Today, the poorest Americans are being threatened with a one-two punch. First, congress has failed to extend unemployment benefits for the 99ers—those who have run out of the 99 weeks of unemployment benefits, meaning that there are going to be many more families depending on food stamps in the future. Yet it is precisely these entitlements that the Senate has put on the block. Although many groups and large parts of the food industry think it's worth pushing for the Child Nutrition Bill this way, a few groups, such as the Food Research and Action Center, think it's short-sighted to let congress get away with robbing families' entitlements to feed their children. FRAC is right.
The Holiday Stroll will be held on Thursday, Dec 2 from 4:00 PM to 8:00 PM amongst various sites downtown Franklin. The flyer for this event with additional details and participating businesses can be seen here:
Note: stop by the Franklin Food Pantry on your way around downtown. The Pantry is located in the Rockland Trust parking lot across from the fire station. The Pantry will be holding an open house.
... the part of math we teach -- calculation by hand -- isn't just tedious, it's mostly irrelevant to real mathematics and the real world. He presents his radical idea: teaching kids math through computer programming.
This is a full TED Talk, it will last 17 minutes but it is well worth it.
I remember struggling with word problems for a time in my early schools days. Some additional help was required and then one day, it clicked. I realized that the words could indeed be changed to an equation, that the equation could indeed be solved. Since then, problem solving has been one of my strengths. Not even the world's worst word problem stops me any more:
If a hen and a half laid an egg and a half in a day and a half, how long would it take a monkey
with a wooden leg to kick all the seeds out of a dill pickle?
Stormwater management is a growing challenge for local governments. As a resource that is increasingly regulated, municipalities must develop approaches that protect and enhance how stormwater is handled.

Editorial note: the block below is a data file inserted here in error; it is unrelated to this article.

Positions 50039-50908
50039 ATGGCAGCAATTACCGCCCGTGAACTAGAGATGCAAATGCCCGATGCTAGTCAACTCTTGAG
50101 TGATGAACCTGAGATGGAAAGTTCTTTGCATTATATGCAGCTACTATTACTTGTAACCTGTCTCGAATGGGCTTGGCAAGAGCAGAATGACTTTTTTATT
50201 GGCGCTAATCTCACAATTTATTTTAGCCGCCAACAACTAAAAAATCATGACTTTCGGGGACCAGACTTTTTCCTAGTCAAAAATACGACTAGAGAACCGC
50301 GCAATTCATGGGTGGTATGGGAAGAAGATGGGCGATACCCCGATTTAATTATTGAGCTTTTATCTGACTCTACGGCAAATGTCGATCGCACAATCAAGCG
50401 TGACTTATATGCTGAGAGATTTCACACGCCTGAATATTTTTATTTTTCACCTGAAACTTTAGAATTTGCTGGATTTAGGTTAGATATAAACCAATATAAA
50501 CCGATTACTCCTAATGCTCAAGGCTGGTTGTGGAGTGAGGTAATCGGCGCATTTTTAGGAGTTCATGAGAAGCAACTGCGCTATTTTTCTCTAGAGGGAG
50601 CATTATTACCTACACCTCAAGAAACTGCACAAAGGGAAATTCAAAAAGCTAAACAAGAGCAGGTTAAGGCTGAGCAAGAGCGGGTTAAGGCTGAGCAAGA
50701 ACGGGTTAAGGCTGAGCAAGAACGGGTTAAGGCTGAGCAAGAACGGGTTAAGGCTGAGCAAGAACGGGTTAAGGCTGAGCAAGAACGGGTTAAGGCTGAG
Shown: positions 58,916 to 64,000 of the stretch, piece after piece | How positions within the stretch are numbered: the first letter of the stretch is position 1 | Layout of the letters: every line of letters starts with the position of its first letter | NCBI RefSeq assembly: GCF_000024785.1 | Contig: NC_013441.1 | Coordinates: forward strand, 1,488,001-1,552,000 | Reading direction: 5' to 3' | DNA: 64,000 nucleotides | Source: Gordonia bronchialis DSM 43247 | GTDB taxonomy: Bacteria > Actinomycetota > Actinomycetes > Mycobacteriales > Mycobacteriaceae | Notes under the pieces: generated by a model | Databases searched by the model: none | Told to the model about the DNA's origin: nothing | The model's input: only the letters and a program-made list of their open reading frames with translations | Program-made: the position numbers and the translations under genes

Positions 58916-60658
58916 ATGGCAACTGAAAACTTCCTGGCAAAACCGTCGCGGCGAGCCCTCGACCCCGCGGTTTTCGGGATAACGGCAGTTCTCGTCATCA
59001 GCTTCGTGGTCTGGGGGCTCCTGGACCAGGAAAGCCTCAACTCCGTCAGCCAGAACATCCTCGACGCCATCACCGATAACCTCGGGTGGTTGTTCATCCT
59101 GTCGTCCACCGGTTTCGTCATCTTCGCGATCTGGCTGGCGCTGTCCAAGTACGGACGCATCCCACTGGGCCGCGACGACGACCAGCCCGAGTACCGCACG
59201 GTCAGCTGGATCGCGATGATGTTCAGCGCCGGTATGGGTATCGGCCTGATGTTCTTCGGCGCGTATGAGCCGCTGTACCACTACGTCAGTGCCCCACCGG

Please join us for a presentation and discussion of potential funding options to support stormwater management in your community and the surrounding region.
The towns of Bellingham, Franklin and Milford have been designated by the Environmental Protection Agency (EPA) as pilot communities for draft enhanced stormwater regulations. To assist the towns with potential challenges associated with these regulations, the Metropolitan Area Planning Council (MAPC) is developing background materials on Stormwater Utilities, which operate similarly to other public services like water supply and wastewater. MAPC is preparing information on state laws supporting use of a Stormwater Utility, the structure and administration of a utility, and case studies of other communities in Massachusetts and the US where stormwater utilities are in existence or are under consideration.
Note: email subscribers will need to click through to Franklin Matters to view the document.
If you miss the Franklin time slot, there is also one later in Bellingham:
The Metropolitan Area Planning Council will give a presentation on the effects of the Environmental Protection Agency’s newly enacted stormwater management regulations at the Board of Selectmen meeting on Monday, Dec. 6.
The meeting starts at 7 p.m. and will be held in Arcand Meeting Room at the Municipal Center, 10 Mechanic St.
The Boston Sunday Globe, Globe West section, had an article covering the rising need for food in MA communities. Franklin is no exception to this. The economic conditions and persistent unemployment have created needs not seen in years.
In my role on the Board of Directors for the Franklin Food Pantry, you will see more frequent postings here on food and food security. What is food security? The wikipedia entry says:
Food security refers to the availability of food and one's access to it. A household is considered food-secure when its occupants do not live in hunger or fear of starvation.
When the household is not food secure, then it can be referred to as food insecure. There is a whole set of new terms to become aware of in this area and over time, I'll be sharing them here and eventually on the revamped Food Pantry website.
Lisa Richards, a Framingham resident, works two jobs, one as a personal care attendant and another driving a van for senior citizens. Acton resident Julie Neubauer works part time in retail. Virginia Loftus, also of Acton, receives a disability pension.